1. This is an application by the plaintiff for an order that the defendants do file a further and better affidavit of documents.
2. The suit is for damages for breach of a contract for supply of cement by the defendants to the plaintiff. The defence, so far as is relevant for the present application is first that there was no contract between the parties. The second defence is that even if there was such a contract, cement being a controlled article the defendants were liable under the Control Order to supply cement to public bodies before supplying the plaintiff who was a private consumer and that it had not sufficient stock of cement to 'supply the plaintiff' after it had supplied the public bodies.
3. It appears from the affidavit filed by the defendants in this application that they have certain stock books of cement. Admittedly these stock books are not relevant to the issue-whether there was a contract but are relevant to the issue whether the defendants had sufficient stock to supply the plaintiff after it had supplied the public bodies. There was a previous order for discovery against the defendants but they had not disclosed these stock books in the affidavit of documents that they had filed pursuant to that order. An affidavit of documents is ordinarily conclusive but the . Court can look into certain sources to find out if there are other relevent documents in the possession of the party affirming that affidavit and if satisfied about the existence of such documents to order a further and better affidavit of documents. It was held in British Association of Glass Bottle . v. Nettleford, (1912) A. C. 709 : (81 L. J. K. B. 1125) that the Court can for this purpose look into any document which contained an admission by the party affirming that affidavit of the existence of other documents. As in this case there is the defendants' own admission in his affidavit in this application I shall be fully justified in directing further discovery.
4. Mr. Mitter relied on Order 11, Rule 20 of the Code of Civil Procedure which is in the following terms:
'Where the party from whom discovery of any kind or inspection is sought objects to the same, or any part thereof, the Court may, if satisfied that the right to the discovery or inspection sought depends on the determination of any issue or question in dispute in the suit, or that for any other reason it is desirable that any issue or question in dispute in the suit should be determined before deciding upon the right to the discovery or inspection, order that such issue or question be determined first, and reserve the question as to the discovery or inspection.'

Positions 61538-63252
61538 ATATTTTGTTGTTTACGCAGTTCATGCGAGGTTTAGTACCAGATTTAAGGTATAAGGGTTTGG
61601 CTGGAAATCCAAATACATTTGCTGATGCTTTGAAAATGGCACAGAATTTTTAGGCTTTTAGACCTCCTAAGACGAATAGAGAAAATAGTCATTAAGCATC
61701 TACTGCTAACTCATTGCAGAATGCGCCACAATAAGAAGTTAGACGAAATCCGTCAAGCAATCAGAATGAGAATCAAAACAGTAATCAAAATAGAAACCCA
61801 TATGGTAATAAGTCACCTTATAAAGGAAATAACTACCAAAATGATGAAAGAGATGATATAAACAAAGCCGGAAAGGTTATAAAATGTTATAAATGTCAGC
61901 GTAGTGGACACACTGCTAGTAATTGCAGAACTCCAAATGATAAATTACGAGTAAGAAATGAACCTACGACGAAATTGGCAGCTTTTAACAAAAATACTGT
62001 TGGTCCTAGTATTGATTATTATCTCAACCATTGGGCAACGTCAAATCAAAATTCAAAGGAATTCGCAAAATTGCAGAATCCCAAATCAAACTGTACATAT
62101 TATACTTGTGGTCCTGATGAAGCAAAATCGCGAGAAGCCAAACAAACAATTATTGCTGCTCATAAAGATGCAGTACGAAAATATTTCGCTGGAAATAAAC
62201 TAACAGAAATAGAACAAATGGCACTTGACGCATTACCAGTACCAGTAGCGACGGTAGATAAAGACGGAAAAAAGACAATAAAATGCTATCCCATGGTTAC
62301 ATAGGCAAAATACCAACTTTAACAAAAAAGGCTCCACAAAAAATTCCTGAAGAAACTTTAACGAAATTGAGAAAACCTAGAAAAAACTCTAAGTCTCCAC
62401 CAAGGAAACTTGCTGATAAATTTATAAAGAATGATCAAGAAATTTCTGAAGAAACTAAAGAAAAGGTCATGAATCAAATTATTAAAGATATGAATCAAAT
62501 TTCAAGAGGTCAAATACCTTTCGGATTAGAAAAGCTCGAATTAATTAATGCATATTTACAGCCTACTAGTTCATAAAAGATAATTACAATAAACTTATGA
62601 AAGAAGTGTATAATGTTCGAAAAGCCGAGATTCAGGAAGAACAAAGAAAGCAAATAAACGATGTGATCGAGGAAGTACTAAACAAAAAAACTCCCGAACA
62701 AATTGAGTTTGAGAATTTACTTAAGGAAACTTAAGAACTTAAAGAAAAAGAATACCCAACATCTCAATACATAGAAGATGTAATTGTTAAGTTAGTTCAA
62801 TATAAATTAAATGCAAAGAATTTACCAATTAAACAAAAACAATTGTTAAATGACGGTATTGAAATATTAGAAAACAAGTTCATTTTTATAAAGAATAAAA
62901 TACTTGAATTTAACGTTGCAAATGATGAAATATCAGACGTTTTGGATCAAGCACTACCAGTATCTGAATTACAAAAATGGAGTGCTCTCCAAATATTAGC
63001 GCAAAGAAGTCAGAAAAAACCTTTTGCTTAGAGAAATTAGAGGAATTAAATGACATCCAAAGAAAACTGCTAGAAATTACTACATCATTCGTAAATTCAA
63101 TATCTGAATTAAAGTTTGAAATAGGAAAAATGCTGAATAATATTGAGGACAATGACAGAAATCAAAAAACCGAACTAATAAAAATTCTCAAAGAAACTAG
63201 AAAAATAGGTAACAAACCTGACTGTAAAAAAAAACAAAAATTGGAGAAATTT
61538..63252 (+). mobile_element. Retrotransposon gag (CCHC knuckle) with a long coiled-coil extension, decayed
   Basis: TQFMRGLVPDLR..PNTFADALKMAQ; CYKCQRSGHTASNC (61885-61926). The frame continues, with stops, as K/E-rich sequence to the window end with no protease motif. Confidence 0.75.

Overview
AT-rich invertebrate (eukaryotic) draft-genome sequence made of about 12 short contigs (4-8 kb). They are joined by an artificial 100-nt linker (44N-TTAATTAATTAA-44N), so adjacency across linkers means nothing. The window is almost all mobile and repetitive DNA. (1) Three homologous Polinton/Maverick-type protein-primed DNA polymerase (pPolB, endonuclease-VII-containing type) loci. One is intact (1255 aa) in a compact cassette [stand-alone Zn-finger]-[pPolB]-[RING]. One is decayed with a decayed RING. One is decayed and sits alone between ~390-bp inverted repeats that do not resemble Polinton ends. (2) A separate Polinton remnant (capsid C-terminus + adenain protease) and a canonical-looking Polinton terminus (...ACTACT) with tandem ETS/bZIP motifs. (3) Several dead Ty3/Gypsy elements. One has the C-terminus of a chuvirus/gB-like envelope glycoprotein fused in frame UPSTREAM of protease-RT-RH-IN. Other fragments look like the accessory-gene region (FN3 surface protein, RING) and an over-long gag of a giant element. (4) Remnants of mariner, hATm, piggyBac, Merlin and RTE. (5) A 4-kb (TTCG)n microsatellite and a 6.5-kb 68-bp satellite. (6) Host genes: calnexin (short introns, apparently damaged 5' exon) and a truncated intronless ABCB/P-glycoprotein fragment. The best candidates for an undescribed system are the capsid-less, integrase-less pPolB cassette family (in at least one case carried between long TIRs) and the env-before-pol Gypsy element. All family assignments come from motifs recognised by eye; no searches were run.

This rule is identical in terms with Order 31, Rule 20 of the Rules of the Supreme Court in England.
5. Mr. Mitter argued that the stock book Was relevant only for the purposes of the second of the two issues mentioned above and that the right to the discovery of documents relevant to the second issue arises only on the first issue being decided in favour of the plaintiff. Hence Mr. Mitter argued that under Rule 20 the discovery should be postponed till the first issue was decided.
6. A question arose whether Rule 20 has any application once an order for discovery has already been made, the point being that that order decided the right to the discovery and the question of that right cannot be gone into over again. In Lever v. Land Securities Co. Ltd., (1893) 70 L. T. 323, such a contention was rejected. Referring to Order 31, Rule 20 R. S. C. Lidley L. J. said :
'It appears to me to be rather a narrow construction of that rule to say the right to the discovery hag been determined by the common order, and that the Court is powerless after that to make an order under this rule. I am not at all prepared to hold offhand that the right to discovery does not mean there, the exercise of that right, and that if any application were made to delay the enforcement of that right this order might not be used for that purpose.'
It would be hazardous to disregard an opinion so authoritative.
7. Laying aside this preliminary objection, it has yet to be decided whether the rule helps the defendants. This rule is one of discretion and cannot, therefore, be circumscribed by rigidly fixed principle and the authorities have not attempted this either. One thing, however, is clear namely that discovery should not be refused if it is required for the purposes of the trial. So Cotton L. J. said in Leitch v. Abbott, (1886) 31 Ch. D. 374 at p. 376: (55 L. J. Ch. 460):
'If, then this discovery is required for the purpose of ascertaining the plaintiff's rights at the trial it does not come within the first part of the rule,' and Bowen L. J., said at p. 378, 'The framers of the rules saw how ridiculous it would be if they did not give a power for the defendant to refuse discovery until the right of the plaintiff to have it had been established. Therefore rule 20 enables the Judge to sever the trial of the issue of facts from the trial of the right to discovery. But in the present case it seems to be that Rule 20 does not apply. The Judge could not properly say that he was satisfied that the right to discovery depended on the determination of any issue or question in dispute in the cause. The discovery is wanted for the determination of the issue in the action. Nor could it be said that for any other reason it was desirable that the issue in dispute should be determined before deciding upon the right to discovery.'